Tackling the Biggest Taboo
I speak to women day in and day out about hyperemesis gravidarum and the all consuming impact it can have on their lives, not just during pregnancy but for many years afterwards too. The biggest taboo has got to be the issue of termination for the condition. To say it's common would be an understatement. These are not terminations of unwanted babies. Many of these are babies which were planned and tried for within happy and healthy relationships. Some are babies which took months, years and even IVF to conceive. Others are babies conceived by “surprise” yet none the less wanted and welcome.
So why are they being terminated? Well, I have my theories on the subject, specifically around a lack of healthcare professional knowledge and understanding of the condition, an unwillingness to treat and a sheer lack of compassion. But to get to the root of the issue and to understand the situation on a deeper level so that we can look to the future and improve care and treatment for this fatal condition we need to know more about what women are experiencing.
In my new role as Chair of Pregnancy Sickness Support I've established a new working relationship with the British Pregnancy Advisory Service (BPAS), who are the leading independent abortion service provider in the UK. Together we want to tackle the issue of “unwanted terminations” for treatable medical conditions. Too often women faced with taking medication in pregnancy, not just for hyperemesis but a whole host of conditions, are told that “nothing is safe” and “if you can't put up with the symptoms you'll just have to terminate”.
So here is what I need you to do... if you have suffered hyperemesis and you have terminated a pregnancy, whether or not it was the main reason or just a contributing factor, please fill in this survey as fully as possible. The more terminations you have experienced the longer it will take but for one termination it should just take about 10 minutes. It's completely anonymous so you can't be identified.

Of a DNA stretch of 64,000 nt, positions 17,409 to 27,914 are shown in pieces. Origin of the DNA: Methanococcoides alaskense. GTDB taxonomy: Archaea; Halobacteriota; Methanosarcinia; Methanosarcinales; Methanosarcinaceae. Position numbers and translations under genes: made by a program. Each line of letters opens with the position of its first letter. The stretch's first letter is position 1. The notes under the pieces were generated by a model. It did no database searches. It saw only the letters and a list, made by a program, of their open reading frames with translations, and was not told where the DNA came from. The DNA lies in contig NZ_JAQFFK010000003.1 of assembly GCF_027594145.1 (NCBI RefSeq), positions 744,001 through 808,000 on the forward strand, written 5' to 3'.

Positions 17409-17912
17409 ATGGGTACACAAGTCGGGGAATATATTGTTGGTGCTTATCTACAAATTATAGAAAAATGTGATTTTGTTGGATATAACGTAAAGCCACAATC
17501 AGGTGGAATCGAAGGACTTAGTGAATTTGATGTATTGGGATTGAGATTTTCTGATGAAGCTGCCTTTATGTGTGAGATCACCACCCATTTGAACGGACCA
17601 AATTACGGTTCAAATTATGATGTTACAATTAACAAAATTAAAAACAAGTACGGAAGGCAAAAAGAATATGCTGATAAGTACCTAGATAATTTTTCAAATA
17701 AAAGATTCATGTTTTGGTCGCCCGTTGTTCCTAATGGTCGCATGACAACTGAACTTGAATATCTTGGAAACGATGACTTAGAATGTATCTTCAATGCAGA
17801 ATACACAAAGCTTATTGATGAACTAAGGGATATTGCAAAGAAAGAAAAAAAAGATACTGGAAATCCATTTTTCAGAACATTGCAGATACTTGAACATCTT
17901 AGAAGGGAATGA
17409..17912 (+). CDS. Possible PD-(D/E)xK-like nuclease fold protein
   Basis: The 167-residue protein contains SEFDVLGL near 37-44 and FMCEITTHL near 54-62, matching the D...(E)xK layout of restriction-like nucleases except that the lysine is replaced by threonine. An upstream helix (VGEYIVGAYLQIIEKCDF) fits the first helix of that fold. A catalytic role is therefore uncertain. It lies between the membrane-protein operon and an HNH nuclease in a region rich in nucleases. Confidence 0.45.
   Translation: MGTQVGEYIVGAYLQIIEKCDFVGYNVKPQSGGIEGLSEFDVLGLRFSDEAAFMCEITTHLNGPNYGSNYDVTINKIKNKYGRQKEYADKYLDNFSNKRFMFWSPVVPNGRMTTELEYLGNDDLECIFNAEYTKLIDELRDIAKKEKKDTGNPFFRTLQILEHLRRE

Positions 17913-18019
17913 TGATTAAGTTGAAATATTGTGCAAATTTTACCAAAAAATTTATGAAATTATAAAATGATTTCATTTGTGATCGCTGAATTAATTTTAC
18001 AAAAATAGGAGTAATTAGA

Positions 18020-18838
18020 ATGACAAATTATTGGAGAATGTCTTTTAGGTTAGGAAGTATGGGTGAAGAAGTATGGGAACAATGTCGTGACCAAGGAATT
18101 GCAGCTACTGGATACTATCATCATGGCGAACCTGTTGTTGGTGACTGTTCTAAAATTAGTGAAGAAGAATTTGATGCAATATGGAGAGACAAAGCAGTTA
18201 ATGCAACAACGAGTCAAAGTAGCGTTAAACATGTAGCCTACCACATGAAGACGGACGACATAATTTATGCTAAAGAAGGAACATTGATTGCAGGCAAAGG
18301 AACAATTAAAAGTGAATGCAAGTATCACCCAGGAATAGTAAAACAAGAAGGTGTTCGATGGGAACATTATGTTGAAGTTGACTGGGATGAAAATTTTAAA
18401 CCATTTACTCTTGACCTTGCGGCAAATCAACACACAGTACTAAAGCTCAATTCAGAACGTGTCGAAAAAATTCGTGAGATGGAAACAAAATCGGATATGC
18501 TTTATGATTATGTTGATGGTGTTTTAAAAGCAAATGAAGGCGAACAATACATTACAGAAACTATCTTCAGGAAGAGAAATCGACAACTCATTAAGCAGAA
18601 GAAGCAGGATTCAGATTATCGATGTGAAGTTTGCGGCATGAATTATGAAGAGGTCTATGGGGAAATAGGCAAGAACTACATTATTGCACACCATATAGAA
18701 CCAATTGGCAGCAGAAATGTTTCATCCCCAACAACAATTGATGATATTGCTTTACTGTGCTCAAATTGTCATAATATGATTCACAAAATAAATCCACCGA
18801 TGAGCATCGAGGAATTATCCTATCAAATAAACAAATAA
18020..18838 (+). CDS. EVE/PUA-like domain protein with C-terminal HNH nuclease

We hope that by shedding light on this sensitive issue we can look to educate healthcare professionals and the wider public so that women faced with difficult decisions about the future of their pregnancies and the risk/benefits of medication can do so with full and accurate information. So that women do not end pregnancies they actually want to continue because of a lack of knowledge, understanding and support. So that wanted babies are not lost to old wives tales and stigma.
The more women who speak out now the greater the hope for the future, for our daughters and our son's partners. The more responses we get the louder our voice and the harder it is to ignore.
Update: Outcomes from this survey...
Thank you to all who took part in this survey. So many women shared their heartache and distress and gave honest accounts of what happened to them... it was deeply humbling and I've written more to you all here.
The results from the survey were published via PSS and BPAS and is available here.
The survey was met with incredible media coverage including the front page of The Times, an interview with me on Woman's Hour and a double feature on BBC Scotland.
Almost all the major papers covered it in print and online. Here are a selection of a few of them:
The Unempathic Society
Why, in 2015, is it still okay for doctors, midwives, nurses and society in general to treat sick people like idiots?
Why is it that just because someone hasn't suffered something they can't imagine how horrendous it is for someone else?
I've never had a broken leg, but I can begin to imagine it's painful and debilitating! I've never had cancer, but I can begin to imagine it's terrifying, traumatic and painful! I've never experienced a still birth, but I can begin to imagine it's utterly devastating and life changing. I haven't yet experienced the loss of a loved one, yet I can begin to imagine how hard it is to move on and see the sun again.
I've never had food poisoning; I've never suffered mental illness; I've never been assaulted or raped; I've never been in a major car crash; I've never been in a war zone; I'm not diabetic or epileptic or asthmatic; I don't have a congenital disease or a serious allergy; I've never had anaphylactic shock... Yet I can begin to imagine that all those things are scary and difficult things for other people. Things that can take time to come to terms with and can have a major impact on their lives.
And I certainly don't doubt their existence. Nor would I presume that I can ever fully grasp the personal impact those things have on another individual.
Hyperemesis can turn a women from a healthy, happy person, enjoying work and looking after her herself and her house, excited about being pregnant, perhaps newly married, into a shadow of herself throwing up 20+ times a day, bed bound, unable to eat and drink, dehydrated and rapidly losing weight. Yet people all around her will be thinking that she is just making it up, attention seeking, making a fuss, weak, mentally ill etc etc.
Why is that? Are we raised to be so utterly unempathetic? Or are we raised to think deep down that most women are neurotic and melodramatic and prone to making a fuss over nothing?
I don't go around claiming that a medical condition doesn't exist simply because I've never had it or heard of it! “You have what? Oh I've never heard of that so it can't possibly exist!”